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taught in that place fome branches of literature; being lately come from Wales, and fettled paftor of a new church just planted at Higham. In this view, however, young Mr GILL was disappointed; but the defign of Mr GILL'S friends in London in this removal of him, was, chiefly to be affifting in this new church, and to the young converts in it, and to preach occafionally in the adjacent villages. Here he continued the year following: and in this time, and at that place, he contracted acquaintance with a young Gentlewoman of great piety and good fenfe, whofe name was ELIZABETH NEGUS; a member of the new gathered church, and whom he married in 1718. The Doctor was always of opinion, that his marriage with this excellent perfon, was the principal thing for which God in his providence fent him to that place: and he ever confidered his marriage to her, as one of the capital bleffings of his life. For fhe proved affectionate, difcreet, and careful: and, by her unremitting prudence, took off from his hands all domestic avocations, fo that he could, with more leifure, and greater ease of mind, purfue his ftudies, and devote himself to his minifterial fervice. This wife of his youth lived with him unto the year 1764, and by her he had many children, all of whom died in their infancy, except three: one of which, whofe name was ELIZABETH (a moft lovely and defirable child for perfon, fense, and grace) died May 30, 1738. when he had entered into the thirteenth year of her age, her Funeral Sermon was preached by her father from 1 Thess. iv. 13, 14. and was printed, with an account of fome of her choice experiences. The other two are ftill living: the one, a fon, whofe name is JOHN, a Goldfmith, who lived in Gracechurch-street, London; fince retired from bufinefs. The other, a daughter, whofe name is MARY, married to Mr GEORGE KEITH, a Bookfeller in the fame ftreet. Both thefe children have been a great happiness to their parents; and they have always had reafon to be thankful to God for their family comfort, peace, and harmony.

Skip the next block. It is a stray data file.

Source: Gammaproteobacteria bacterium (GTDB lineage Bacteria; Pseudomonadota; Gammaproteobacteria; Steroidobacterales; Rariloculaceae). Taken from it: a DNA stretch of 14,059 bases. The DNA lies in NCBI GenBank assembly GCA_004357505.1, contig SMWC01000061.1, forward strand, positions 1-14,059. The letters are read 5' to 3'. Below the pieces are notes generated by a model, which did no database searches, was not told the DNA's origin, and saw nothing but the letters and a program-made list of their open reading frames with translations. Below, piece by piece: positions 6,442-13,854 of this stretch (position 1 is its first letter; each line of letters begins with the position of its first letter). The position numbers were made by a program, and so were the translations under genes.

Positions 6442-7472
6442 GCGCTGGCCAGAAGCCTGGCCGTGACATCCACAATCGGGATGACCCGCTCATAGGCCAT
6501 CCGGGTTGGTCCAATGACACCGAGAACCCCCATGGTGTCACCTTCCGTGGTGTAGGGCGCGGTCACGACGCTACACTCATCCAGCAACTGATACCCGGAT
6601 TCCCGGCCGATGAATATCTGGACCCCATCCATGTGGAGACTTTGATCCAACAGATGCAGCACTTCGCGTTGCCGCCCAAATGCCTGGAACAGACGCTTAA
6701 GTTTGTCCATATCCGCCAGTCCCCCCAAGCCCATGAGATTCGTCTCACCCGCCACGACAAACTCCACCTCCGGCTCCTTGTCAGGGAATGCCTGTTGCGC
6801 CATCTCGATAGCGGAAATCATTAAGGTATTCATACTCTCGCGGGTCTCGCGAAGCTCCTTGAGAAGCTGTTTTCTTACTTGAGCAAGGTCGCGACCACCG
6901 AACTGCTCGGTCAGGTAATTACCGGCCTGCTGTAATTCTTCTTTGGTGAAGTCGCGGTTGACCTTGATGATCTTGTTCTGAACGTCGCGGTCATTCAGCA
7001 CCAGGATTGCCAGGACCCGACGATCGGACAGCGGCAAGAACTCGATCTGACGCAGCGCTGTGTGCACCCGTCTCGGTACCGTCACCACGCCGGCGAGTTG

But to return: Mr GILL, during his abode at Higham-Ferrers, very frequently preached to the church at Kettering; which, as before obferved, is but fix or feven miles diftant The circumftances of the paftor there requiring affiftance, Mr GILL, quickly after his marriage, wholly removed thither: where his ministry, from the beginning, had been bleffed, not only to the comfort, but to the converfion of many fome of which feals of his miniftry are yet living. But his continuance here was not long; for, in the beginning of the year 1719, the church of Chrift at Horfly down, Southwark, near London, being deprived of their pastor by the death of Mr Benjamin Stinton, (fon in law to the famous Mr Benjamin Keach, and his fucceffor in his office, as paftor of that church) fome of the